NCHH’s Lead Studies Cited in Bergen Dispatch Article


The National Center for Healthy Housing's lead finding were mentioned in an article by The Bergen Dispatch, published today.

The Dispatch's article, "Pascrell Sponsors Bill to Fund Lead Testing at Schools and Daycare Centers," describes new legislation announced by New Jersey Representative Bill Pascrell [D-NJ-09] to "establish a new federal grant program for childcare centers and schools that choose to test for lead."

Earlier this month, 30 public schools in Newark, NJ, detected elevated levels of lead in their drinking water, resulting in a shutdown of their water systems. Water was subsequently acquired from outside sources. Only a few weeks earlier, dangerous levels of lead were detected in public drinking water in Flint, MI, causing a firestorm of controversy and prompting a national discussion about lead poisoning and its deleterious effects.  

Said Representaive Pascrell, as quoted in the Dispatch article, “From Flint to Newark, we have seen how critical it is to protect our children from drinking contaminated water. All Americans, and especially kids in our schools and childcare facilities, deserve access to clean water. Our job is to make it easier for the facilities to conduct needed testing by providing funding sources. Exposure at any level is unacceptable."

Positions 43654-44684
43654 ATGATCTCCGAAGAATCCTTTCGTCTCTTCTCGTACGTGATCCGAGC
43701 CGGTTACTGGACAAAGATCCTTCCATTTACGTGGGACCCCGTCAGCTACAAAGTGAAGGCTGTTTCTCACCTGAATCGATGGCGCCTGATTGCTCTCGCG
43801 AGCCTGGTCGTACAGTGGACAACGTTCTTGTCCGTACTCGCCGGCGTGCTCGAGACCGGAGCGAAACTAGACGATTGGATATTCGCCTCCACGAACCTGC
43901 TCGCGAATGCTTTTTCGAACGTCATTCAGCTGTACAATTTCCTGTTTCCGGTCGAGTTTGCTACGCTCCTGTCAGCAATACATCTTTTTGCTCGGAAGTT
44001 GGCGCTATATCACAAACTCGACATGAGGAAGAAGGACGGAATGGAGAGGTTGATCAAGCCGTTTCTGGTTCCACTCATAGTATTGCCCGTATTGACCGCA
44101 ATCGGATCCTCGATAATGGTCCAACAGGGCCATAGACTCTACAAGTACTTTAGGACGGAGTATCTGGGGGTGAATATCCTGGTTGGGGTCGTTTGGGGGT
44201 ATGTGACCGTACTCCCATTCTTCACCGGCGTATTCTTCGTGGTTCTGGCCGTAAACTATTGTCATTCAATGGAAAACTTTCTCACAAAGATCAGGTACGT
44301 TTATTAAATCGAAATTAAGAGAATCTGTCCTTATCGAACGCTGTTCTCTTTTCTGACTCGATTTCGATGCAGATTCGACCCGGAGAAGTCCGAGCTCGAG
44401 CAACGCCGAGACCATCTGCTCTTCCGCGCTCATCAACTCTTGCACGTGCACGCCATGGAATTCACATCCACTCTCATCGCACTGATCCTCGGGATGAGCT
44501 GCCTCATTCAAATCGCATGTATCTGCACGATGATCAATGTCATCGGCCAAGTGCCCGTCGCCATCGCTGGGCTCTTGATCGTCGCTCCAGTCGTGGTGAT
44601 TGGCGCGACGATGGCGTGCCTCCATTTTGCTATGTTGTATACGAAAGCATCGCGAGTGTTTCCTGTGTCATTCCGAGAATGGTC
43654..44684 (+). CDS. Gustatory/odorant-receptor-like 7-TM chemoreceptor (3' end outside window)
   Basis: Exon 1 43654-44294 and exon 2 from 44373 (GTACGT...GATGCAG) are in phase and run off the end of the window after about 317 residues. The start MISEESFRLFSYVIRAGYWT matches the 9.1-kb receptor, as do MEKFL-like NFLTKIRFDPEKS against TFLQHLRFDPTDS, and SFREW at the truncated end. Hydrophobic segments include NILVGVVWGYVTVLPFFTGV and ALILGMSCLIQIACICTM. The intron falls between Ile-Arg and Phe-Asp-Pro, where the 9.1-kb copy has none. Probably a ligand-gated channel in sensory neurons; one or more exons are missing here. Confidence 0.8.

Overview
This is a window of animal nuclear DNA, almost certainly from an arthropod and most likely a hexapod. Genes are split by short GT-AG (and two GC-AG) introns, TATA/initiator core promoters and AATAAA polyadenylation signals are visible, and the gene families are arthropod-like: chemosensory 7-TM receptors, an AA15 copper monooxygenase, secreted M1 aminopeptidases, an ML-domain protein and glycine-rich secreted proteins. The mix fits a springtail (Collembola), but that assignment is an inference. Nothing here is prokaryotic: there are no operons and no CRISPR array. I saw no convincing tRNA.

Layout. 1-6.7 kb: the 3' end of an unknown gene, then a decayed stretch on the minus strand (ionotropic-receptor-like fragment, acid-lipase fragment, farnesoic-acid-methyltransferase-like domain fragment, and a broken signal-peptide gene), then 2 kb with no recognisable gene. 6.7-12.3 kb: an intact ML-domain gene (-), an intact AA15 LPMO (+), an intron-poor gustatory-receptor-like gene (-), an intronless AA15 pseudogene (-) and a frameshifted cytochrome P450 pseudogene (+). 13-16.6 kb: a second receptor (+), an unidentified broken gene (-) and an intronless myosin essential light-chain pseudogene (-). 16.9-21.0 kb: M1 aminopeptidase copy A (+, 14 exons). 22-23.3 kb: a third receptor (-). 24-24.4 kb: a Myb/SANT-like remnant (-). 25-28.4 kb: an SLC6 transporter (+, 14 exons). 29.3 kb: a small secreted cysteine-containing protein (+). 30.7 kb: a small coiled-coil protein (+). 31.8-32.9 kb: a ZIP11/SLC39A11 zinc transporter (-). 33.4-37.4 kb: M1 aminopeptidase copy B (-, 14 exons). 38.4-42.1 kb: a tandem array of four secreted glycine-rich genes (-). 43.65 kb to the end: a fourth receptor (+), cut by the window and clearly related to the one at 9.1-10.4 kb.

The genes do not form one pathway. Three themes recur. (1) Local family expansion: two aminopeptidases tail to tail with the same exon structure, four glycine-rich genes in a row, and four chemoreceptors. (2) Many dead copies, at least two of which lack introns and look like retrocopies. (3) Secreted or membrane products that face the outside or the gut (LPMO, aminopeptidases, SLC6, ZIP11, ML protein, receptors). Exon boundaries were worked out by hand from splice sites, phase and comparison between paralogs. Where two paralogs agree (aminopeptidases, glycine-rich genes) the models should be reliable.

The Dispatch's article quotes NCHH's lead findings: “According to the National Center for Healthy Housing, childhood exposure to lead has lifelong consequences, including decreased IQ and cognitive function, developmental delays, and behavioral problems. Very high levels of lead exposure can cause seizures, coma, and even death.” NCHH, the preeminent national nonprofit dedicated to securing healthy homes for all, has studied the effects of lead extensively since its formation (as the "National Center for Lead-Safe Housing") in 1992.

This announcement from Representative Pascrell follows Senator Charles Schumer's [D-NY] announcement, made four weeks ago, of a bill to increase federal funding for the Department of Housing and Urban Development's (HUD) Office of Lead Hazard Control and Healthy Homes, the details of which are summarized here. Senator Schumer's office also cited NCHH's work in a pair of press releases regarding the bill.

Read the full Bergen Dispatch article here.

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